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Traditional Maple Eggnog with Kefir and Rum (VIDEO)

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If you know me by now, you know that eating healthy even during the holidays is as important as keeping new year resolutions. Yes, Christmas time is not a reason to slip off from my healthy routine, but I still desire to enjoy the season with family and friends. Clean eating is always my priority.

Today I want to share with you, my friends, one of the most popular drinks of the holiday season.

EGGNOG! Not only is it super tasty and good for you, but each ingredient can be easily purchased. These ingredients are nutrient dense foods with names that are easy to pronounce since they are whole foods and not a bunch of chemicals pretending to be real food.

eggnog in a Mason jar with cinnamon stick

This homemade eggnog recipe produces a wonderfully festive drink that tastes like spiced melted ice cream and will warm you up for sure! Fair warning: This recipe might ruin you from purchasing the best store-bought varieties.


Eggnog is part of the traditional holiday festivities, but this also a beverage that you either love or hate. Also, the recipe for eggnog can be terrifying from a food safety and health perspective, due to the required amount raw of eggs along with lots of cream and sugar.

Regarding the historical origins, did you know that culinary historians debate its exact lineage? However, most agree eggnog originated from the early medieval Britain “posset,” a hot, milky, ale-like drink. It was in the 1700s that eggnog became established as a drink for the holidays among the American colonies due to their abundance of eggs and cheaper rum!

This drink has origins beyond the UK and US for Mexico created its own version called rompope,” and Puerto Rico varied the drink, which they call "coquito" by using coconut milk.Even in my country we have "gogol - mogol". I grew up drinking this variety of eggnog, but not as a holiday drink; it was used as a cough medicine! Yes, my mom would combine hot milk, honey, and egg yolks and give this to me to drink at bedtime if she saw me coming down with something. Those were the days when milk and eggs were good for you. LOL. She even put in some melted butter. Here is a link that explains more about this medical type of drink.

The English name "eggnog" is a bit of a mystery and possibly “nog” comes from “noggin,” meaning a wooden cup, or “grog,” a strong beer. True eggnog lovers believe that those who don't care for eggnog just haven't tasted the real deal. Honestly, there is no comparison between homemade and store bought varieties. Did you know that the pre-made eggnog is allowed by the FDA to be made from as little as 1% egg yolks? Can we say, "egg flavoring?"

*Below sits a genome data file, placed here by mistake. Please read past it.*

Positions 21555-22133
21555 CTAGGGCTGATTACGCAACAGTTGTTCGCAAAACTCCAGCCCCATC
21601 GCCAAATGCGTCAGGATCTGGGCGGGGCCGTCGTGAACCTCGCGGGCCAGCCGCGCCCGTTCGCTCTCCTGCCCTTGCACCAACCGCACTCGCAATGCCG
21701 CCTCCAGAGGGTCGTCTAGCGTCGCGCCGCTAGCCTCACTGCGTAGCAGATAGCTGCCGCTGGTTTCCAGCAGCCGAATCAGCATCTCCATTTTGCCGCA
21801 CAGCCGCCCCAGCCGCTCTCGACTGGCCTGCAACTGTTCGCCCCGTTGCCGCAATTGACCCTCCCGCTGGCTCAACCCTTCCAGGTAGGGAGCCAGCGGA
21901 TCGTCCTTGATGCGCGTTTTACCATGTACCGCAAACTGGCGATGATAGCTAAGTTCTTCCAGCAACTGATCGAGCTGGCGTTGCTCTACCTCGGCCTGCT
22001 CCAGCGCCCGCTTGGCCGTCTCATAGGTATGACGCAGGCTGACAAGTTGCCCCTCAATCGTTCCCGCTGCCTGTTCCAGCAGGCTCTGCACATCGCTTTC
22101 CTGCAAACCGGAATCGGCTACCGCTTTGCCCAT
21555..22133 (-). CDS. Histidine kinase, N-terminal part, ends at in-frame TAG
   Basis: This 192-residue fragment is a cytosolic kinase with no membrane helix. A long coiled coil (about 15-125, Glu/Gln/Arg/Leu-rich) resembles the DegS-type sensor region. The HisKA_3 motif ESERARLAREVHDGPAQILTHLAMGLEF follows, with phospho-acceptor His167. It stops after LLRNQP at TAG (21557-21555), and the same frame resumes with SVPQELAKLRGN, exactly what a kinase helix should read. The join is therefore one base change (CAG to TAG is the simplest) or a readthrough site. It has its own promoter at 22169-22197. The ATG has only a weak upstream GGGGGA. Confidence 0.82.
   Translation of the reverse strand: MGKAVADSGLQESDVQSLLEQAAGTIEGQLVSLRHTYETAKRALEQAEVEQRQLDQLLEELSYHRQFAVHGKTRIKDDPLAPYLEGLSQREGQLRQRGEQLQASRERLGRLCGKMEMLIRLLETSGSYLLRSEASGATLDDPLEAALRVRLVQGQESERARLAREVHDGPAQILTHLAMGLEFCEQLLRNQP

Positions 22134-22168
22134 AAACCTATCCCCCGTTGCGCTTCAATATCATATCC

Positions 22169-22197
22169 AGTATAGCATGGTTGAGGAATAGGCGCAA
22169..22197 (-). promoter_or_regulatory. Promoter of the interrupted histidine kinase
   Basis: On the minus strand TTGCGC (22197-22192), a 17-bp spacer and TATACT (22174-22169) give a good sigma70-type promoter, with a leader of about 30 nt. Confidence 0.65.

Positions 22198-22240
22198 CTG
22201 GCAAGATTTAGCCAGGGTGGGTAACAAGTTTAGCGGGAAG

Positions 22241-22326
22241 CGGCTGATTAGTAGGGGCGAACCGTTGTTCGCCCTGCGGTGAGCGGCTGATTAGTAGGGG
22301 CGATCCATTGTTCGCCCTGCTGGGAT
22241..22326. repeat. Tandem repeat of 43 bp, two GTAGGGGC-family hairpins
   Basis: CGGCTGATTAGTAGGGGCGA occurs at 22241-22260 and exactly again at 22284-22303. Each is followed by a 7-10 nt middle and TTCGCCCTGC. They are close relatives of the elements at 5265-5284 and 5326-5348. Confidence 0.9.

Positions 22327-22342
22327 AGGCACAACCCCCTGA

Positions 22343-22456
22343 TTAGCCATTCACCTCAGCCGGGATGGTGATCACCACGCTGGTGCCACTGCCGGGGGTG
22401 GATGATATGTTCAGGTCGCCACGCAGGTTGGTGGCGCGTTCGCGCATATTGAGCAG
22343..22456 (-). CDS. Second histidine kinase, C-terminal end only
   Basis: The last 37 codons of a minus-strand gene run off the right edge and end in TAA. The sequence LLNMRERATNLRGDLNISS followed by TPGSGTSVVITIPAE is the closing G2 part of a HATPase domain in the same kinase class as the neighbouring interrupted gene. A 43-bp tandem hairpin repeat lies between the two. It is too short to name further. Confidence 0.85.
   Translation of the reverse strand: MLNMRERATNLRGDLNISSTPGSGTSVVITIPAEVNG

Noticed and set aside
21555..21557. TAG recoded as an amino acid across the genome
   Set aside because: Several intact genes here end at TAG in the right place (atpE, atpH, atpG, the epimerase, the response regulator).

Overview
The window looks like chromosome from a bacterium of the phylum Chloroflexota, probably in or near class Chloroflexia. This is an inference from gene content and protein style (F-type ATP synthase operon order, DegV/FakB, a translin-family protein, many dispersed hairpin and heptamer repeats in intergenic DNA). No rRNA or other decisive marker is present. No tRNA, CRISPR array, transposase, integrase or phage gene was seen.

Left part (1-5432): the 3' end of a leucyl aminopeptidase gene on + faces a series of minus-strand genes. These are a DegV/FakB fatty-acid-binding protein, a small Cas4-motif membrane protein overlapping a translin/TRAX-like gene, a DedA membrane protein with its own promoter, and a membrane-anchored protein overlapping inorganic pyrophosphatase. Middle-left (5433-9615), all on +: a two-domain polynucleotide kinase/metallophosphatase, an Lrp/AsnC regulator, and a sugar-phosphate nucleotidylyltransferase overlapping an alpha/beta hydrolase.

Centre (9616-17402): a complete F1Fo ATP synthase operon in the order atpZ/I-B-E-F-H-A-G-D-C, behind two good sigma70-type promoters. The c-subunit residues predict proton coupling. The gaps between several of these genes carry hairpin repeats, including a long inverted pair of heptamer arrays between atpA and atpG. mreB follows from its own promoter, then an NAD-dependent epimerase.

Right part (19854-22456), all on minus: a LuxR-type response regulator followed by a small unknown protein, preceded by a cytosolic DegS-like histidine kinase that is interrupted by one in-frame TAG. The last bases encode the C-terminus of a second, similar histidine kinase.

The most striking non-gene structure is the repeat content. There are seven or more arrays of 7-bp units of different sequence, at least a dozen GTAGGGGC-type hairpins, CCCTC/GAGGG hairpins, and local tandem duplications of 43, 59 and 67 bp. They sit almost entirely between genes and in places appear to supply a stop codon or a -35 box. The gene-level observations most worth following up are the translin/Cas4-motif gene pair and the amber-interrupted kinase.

Initially, I was not a big fan of eggnog until I tried homemade and talk about a game changer! Fresh homemade eggnog is not only delicious; it's a very nutritious nutrient dense drink. For people who claim to not like eggnog, I typically ask, "Do you like ice-cream?" If the answer is yes, then I explain that eggnog has the same base as ice cream, it's not frozen, just merely chilled and spiced up. Also, adding booze makes it even more fun for adults.

Next time you are at the store and have the temptation to purchase eggnog from the fridge department, maybe even the one labeled as organic, etc., please read the label's list of ingredients. You will be shocked, I guarantee!

Take a look at this and you will find anything from artificial flavors, dyes, high corn syrup, soy, thickeners, preservatives, etc.


This traditional homemade eggnog recipe is a great source of beneficial fats, protein, spices, and the optional warmth from the alcohol. The addition of rum also makes this a keep-a-smile-on-your-face-because-the-kids-get-to-stay-up-past-midnight-on-Christmas-Eve beverage.

me holding a jar


  • Milk - whole milk of course, if you can find milk that is not ultra-pasteurized, it's better for the final result and for your health too!